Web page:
Sunday, May 22, 2011

Bellator review/UFC preview


One ends and another begins; it's not just the cycle of life, but the cycle of MMA as well. With the completion of Bellator's fourth season we are also on the cusp of UFC 130 in Las Vegas, where I'll be in just a few days taking in all the festivities. However, before then, I'll take a quick look back on this season's Bellator highlights and preview next weekend's big fights.

Bellator Fighting Championships mantra, "where title shots are earned, not given," was never more evident than this past Saturday night when their first ever light-heavyweight (205 lbs.) champion was crowned. Known for creating new MMA stars by giving relative unknowns an opportunity in their tournaments, Bellator appears to have found just that in Christian M'Pumbu (18-3-1, 7 KO's 8 subs). The French fighter, by way of the Democratic Republic of Congo, became the first African born champion in any major MMA organization Saturday night the same way he got to the finals, by TKO.

M'Pumbu (pictured above), AKA known as 'Tonton', hits like a "ton" of bricks as he knocked out all three of his opponents in Bellator's first ever light-heavyweight tournament to become champion; pretty impressive considering he literally walks around no higher than 200 lbs. Other tournament winners this season who've earned title shots in their respective divisions include Patricio 'Pitbull' Freire who will get a chance to avenge his only loss next season when he faces off against featherweight (145 lbs.) champ Joe Warren.

Another future star in the making, former All-American wrestler Michael Chandler, punched his ticket, (no pun intended), to the lightweight (155 lbs.) championship against one of the sports best in champion Eddie Alvarez. Finally, in the welterweight (170 lbs.) tournament, it was an early "thoroughbred" veteran favorite, Jay Hieron, who came out on top with an opportunity at a world title against current champ Ben Askren. With season four, the first on MTV2, another successful one and with the above listed title fights on tap along with more tournaments in store, season five in Bellator looks like it will be even bigger and better.

Looking towards next weekend, the UFC comes back to its home base in Vegas, with UFC 130 and another big card, literally. Oddly enough, it would've been even bigger had it not been for the loss of two little guys. The original main event, the lightweight championship and third fight between Frankie Edgar and Gray Maynard had to be scratched because of injuries to both during training. That bumps a light-heavyweight contender bout to the main event and a huge, in more ways than one, heavyweight fight to co-main status.

Former light-heavyweight champ Quinton 'Rampage' Jackson (31-8, 14 KO's 7 subs) steps back into the octagon for the first time in six months since his split decision win against Lyoto Machida, to take on former 'Ultimate Fighter' alum, Matt' The Hammer' Hamill (10-2, 6 KO's). Hamill, the former three-time division-three national wrestling champion, is riding a five-fight winning streak and while it may not be the popular opinion, I expect him to do the same here. Rampage, who packs the power to put anyone to sleep with one punch, has not shown a willingness to expand his game and that will be his downfall here.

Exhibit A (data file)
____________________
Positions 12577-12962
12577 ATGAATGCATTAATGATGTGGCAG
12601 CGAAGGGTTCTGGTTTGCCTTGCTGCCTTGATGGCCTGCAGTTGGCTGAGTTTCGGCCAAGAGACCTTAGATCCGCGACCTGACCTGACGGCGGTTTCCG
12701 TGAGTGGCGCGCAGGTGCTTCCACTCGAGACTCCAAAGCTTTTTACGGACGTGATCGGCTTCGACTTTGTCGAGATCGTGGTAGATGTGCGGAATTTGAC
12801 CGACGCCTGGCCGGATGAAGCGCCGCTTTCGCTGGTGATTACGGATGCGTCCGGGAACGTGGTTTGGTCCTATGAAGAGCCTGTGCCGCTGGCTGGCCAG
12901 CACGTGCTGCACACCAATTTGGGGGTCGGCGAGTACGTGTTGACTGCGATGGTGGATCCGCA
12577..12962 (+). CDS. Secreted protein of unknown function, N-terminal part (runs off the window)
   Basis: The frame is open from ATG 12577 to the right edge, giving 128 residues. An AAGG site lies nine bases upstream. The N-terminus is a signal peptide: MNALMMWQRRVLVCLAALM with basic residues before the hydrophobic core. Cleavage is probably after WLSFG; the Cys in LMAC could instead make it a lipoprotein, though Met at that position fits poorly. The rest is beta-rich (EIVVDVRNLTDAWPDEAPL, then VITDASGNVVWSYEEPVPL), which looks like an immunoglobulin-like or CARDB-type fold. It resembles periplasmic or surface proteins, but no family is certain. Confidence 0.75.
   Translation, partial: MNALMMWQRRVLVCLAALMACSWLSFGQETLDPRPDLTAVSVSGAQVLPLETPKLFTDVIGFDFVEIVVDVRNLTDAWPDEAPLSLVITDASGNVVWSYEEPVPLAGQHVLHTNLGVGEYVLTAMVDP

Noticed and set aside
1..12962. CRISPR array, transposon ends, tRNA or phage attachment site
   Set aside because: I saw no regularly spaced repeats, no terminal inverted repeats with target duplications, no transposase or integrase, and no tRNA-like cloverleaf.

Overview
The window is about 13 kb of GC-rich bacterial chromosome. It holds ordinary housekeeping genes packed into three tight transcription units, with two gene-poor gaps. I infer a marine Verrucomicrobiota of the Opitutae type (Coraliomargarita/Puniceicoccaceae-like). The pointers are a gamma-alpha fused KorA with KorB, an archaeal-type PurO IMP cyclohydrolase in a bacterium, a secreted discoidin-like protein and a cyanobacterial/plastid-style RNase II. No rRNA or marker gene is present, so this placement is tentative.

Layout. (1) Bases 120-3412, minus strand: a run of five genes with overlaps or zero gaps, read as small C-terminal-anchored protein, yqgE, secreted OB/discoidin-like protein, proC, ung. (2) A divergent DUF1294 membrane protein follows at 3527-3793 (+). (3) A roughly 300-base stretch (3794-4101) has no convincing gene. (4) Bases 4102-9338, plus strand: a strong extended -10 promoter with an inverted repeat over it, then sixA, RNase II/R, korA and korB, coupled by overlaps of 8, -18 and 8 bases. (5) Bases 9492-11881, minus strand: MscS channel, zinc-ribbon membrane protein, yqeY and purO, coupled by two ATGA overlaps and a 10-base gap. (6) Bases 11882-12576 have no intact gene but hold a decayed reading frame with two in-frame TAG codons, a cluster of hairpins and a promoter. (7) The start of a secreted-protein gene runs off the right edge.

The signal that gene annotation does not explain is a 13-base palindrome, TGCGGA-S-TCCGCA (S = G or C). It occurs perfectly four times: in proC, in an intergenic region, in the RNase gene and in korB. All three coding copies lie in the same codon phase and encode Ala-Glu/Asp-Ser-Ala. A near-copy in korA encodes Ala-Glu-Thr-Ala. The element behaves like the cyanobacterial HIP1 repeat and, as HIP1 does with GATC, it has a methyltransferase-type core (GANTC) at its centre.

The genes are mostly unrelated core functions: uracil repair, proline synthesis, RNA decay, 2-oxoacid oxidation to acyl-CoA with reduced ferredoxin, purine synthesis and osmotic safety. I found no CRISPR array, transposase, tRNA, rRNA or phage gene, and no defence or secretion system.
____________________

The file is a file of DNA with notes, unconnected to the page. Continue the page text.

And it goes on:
Rashad Evans, also a former collegiate wrestler, showed the formula exactly one year ago, on how to use wrestling to defeat Jackson and I believe Hamill will employ more of the same. Unless Rampage has worked on his wrestling and takedown defense, I see Hamill with an improved stand-up game, avoiding the big shot and taking one of his own, literally, over and over again to grind out a decision. If that happens, Hamill will be right on course to eventually meet up with current champ Jon 'Bones' Jones, who Jones was handling quite easily before losing via disqualification for illegal elbow strikes.

In the co-main event, it's a "huge" Vegas showdown when former heavyweight champion Frank Mir (14-5, 3 KO's 8 subs) takes on the man known as 'Big Country', Roy Nelson (15-5, 8 KO's, 5 subs). While both are big men, usually coming in right under the 265 lbs. limit, they are both agile and mobile in their fighting styles. Mir, who stands 6'4", looks more proportionate for the weight class, while Nelson at 6 foot even, looks like someone who you'd typically see at the end of the bar on a Friday afternoon. However, don't let that fool you; Nelson is a skilled fighter who knows exactly how to use his weight.

Mir knows this all too well as he lost to Nelson in a Jiu-Jitsu tournament a few years back. Both are high-level Brazilian Jiu-Jitsu black belts with very heavy hands, thus making this a very intriguing match-up that can go either way. Therefore, my decision is being made solely on the one factor I see separating the two, heart. While Mir has stepped in to the cage 19 times and has faced the best the division has to offer, for some reason, I've always felt he's lacked something emotionally. Not sure what it is, but it's there and it's something I know Nelson has, which is why I'll pick him to defeat Mir via TKO.

One punch by Mir can end this whole discussion and make me look bad, but that is what makes this sport so great. It is also why I'll be in Vegas this week to catch all the action live when it goes down. Hopefully, it will live up to the hype I've predicted, but if not I'll be in Sin City, so I'll have fun regardless. What happens in Vegas stays in Vegas, but I'll be back next week to tell you all about it; the fights that is.

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